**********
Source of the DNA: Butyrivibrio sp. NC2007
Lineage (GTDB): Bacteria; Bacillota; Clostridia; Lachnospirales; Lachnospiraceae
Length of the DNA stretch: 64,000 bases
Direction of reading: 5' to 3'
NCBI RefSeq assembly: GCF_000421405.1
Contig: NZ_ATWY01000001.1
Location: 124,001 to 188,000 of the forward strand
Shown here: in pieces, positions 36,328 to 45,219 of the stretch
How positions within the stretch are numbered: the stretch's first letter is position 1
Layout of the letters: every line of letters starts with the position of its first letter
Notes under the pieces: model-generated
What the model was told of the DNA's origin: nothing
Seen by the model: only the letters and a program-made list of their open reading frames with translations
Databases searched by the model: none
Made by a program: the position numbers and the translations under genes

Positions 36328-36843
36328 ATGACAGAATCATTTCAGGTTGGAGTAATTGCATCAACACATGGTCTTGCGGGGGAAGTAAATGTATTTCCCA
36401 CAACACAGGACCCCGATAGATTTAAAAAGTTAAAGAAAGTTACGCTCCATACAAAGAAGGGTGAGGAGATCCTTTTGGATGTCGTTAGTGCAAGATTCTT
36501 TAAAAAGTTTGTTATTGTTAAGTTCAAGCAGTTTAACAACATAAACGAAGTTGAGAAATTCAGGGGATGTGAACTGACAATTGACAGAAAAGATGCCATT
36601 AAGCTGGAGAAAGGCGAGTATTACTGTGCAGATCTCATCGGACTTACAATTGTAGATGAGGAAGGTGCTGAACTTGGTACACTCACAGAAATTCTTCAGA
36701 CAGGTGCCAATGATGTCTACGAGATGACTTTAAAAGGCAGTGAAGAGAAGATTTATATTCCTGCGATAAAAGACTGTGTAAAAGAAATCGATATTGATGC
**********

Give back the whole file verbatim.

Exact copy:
Source of the DNA: Butyrivibrio sp. NC2007
Lineage (GTDB): Bacteria; Bacillota; Clostridia; Lachnospirales; Lachnospiraceae
Length of the DNA stretch: 64,000 bases
Direction of reading: 5' to 3'
NCBI RefSeq assembly: GCF_000421405.1
Contig: NZ_ATWY01000001.1
Location: 124,001 to 188,000 of the forward strand
Shown here: in pieces, positions 36,328 to 45,219 of the stretch
How positions within the stretch are numbered: the stretch's first letter is position 1
Layout of the letters: every line of letters starts with the position of its first letter
Notes under the pieces: model-generated
What the model was told of the DNA's origin: nothing
Seen by the model: only the letters and a program-made list of their open reading frames with translations
Databases searched by the model: none
Made by a program: the position numbers and the translations under genes

Positions 36328-36843
36328 ATGACAGAATCATTTCAGGTTGGAGTAATTGCATCAACACATGGTCTTGCGGGGGAAGTAAATGTATTTCCCA
36401 CAACACAGGACCCCGATAGATTTAAAAAGTTAAAGAAAGTTACGCTCCATACAAAGAAGGGTGAGGAGATCCTTTTGGATGTCGTTAGTGCAAGATTCTT
36501 TAAAAAGTTTGTTATTGTTAAGTTCAAGCAGTTTAACAACATAAACGAAGTTGAGAAATTCAGGGGATGTGAACTGACAATTGACAGAAAAGATGCCATT
36601 AAGCTGGAGAAAGGCGAGTATTACTGTGCAGATCTCATCGGACTTACAATTGTAGATGAGGAAGGTGCTGAACTTGGTACACTCACAGAAATTCTTCAGA
36701 CAGGTGCCAATGATGTCTACGAGATGACTTTAAAAGGCAGTGAAGAGAAGATTTATATTCCTGCGATAAAAGACTGTGTAAAAGAAATCGATATTGATGC